Hold your breath for one minute. Count it. Sixty seconds. Be conscious of that dull aching in your lungs. Hold it in for another few seconds, until your chest is burning and you feel like you’re going to erupt.
Think you can hold it any longer?
Notice how all of your focus revolves around restricting yourself. If you’re in a public place right now, are you looking at the ground so nobody notices that your cheeks are puffed and you’re concentrating very hard on not passing out? Are you still typing away on the keyboard with full focus, or are you checking the clock and wondering how much longer you have to go before you can breathe?
If you’re by yourself, are you tempted to give in? Are you wondering if you’re crazy, sitting there holding your breath on command? How many others out there are holding their breath just like you? Fantasize about what it would be like to draw in the oxygen around you, feel it hit your lungs and fill them into two big balloons. Imagine them lifting you, imagine yourself happily floating away, drunk on air, bigger somehow.
But you are still here holding your breath because some stranger you don’t even know told you to, and instead of floating you feel more like falling to the ground and crying.
This is what being in the closet is like.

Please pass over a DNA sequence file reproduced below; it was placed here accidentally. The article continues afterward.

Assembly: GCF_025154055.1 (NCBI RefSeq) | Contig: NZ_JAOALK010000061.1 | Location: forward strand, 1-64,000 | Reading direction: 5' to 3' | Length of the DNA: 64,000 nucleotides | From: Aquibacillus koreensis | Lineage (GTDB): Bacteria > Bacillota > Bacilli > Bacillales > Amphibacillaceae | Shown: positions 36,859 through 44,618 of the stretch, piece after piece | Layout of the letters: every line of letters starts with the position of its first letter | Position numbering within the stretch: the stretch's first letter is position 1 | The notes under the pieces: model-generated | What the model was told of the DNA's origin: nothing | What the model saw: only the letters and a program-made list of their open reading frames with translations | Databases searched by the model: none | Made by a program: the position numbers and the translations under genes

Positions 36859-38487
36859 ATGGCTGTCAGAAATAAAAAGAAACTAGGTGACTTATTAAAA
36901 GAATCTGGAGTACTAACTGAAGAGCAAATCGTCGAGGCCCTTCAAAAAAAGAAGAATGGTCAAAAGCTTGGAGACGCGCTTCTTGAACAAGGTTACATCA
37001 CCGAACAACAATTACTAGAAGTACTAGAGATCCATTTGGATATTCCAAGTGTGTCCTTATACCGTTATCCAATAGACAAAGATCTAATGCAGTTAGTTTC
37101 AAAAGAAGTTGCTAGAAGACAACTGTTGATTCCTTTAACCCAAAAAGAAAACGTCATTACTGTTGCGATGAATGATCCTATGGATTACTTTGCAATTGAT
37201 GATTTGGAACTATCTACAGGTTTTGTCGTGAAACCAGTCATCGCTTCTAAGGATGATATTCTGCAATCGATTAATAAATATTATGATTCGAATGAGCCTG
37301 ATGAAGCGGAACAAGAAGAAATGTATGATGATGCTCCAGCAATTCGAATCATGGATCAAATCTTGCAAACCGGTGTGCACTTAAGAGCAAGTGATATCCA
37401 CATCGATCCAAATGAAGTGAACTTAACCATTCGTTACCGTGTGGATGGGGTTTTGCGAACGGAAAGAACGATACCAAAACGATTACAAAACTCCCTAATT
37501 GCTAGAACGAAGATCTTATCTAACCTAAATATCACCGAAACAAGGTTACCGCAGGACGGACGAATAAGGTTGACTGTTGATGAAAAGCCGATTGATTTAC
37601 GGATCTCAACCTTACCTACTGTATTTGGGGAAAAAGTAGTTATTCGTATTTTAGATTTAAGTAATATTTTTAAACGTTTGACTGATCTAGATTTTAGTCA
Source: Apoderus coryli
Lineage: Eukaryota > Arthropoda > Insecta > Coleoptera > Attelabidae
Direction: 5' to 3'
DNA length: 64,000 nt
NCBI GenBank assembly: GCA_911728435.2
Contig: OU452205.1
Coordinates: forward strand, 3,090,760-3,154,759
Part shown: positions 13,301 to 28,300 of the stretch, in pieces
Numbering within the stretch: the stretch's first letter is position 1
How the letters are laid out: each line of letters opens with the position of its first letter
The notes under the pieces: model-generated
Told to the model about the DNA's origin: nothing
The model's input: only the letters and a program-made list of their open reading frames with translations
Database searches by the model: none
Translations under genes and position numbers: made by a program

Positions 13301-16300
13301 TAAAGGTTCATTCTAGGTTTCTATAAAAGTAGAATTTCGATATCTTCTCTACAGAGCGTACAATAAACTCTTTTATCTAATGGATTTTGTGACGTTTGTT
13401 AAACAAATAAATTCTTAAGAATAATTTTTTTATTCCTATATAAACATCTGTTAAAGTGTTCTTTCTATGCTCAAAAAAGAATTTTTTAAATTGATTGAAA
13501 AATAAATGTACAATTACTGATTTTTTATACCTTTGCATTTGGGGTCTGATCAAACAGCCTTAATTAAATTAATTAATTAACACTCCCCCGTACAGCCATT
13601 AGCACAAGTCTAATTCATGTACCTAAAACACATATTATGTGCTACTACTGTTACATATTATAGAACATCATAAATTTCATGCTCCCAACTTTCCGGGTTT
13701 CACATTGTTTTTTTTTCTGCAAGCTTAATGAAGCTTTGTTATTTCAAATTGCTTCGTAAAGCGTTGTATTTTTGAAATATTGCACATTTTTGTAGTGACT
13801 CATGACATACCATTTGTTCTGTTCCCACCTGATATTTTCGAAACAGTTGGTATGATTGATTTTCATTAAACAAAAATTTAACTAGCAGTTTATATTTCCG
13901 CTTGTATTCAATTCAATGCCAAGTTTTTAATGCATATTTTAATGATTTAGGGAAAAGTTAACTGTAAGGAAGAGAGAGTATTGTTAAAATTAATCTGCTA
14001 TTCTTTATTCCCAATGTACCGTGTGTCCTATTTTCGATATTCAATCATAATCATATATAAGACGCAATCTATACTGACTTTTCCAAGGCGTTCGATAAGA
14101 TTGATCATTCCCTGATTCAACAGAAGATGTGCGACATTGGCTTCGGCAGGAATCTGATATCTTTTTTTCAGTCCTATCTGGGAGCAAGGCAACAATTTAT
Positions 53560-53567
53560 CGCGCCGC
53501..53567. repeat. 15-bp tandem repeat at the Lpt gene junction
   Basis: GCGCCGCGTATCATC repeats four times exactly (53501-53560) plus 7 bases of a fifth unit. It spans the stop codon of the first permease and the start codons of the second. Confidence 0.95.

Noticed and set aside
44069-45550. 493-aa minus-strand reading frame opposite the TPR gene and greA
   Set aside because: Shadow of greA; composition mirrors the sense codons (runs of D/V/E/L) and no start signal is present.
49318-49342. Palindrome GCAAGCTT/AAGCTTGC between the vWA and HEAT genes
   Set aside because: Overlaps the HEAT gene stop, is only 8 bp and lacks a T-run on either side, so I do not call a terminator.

Then, breathe. Suck in all the oxygen you were craving, allow it to fill your lungs. Those first few breaths you drink in quickly and greedily, knowing what it was like to be denied of them. Smell the sweet air. You are alive.
Repeat it to yourself. “I once denied myself of air but now I can breathe.” Love breathing. Go outside on crisp fall morning and let the chill hit the back of your throat as you gulp for more. Be obsessed with breathing, be obsessed with how incredibly lucky you are for being able to. Notice the buoyancy you feel as you keep opening your mouth to the air.
Notice the lightness you feel when you relax and let breathing come naturally. Notice what it’s like to not have to think about it, to go about your daily routine and not even register that with each passing moment, you are drawing and exhaling breath.
This is what coming out is like.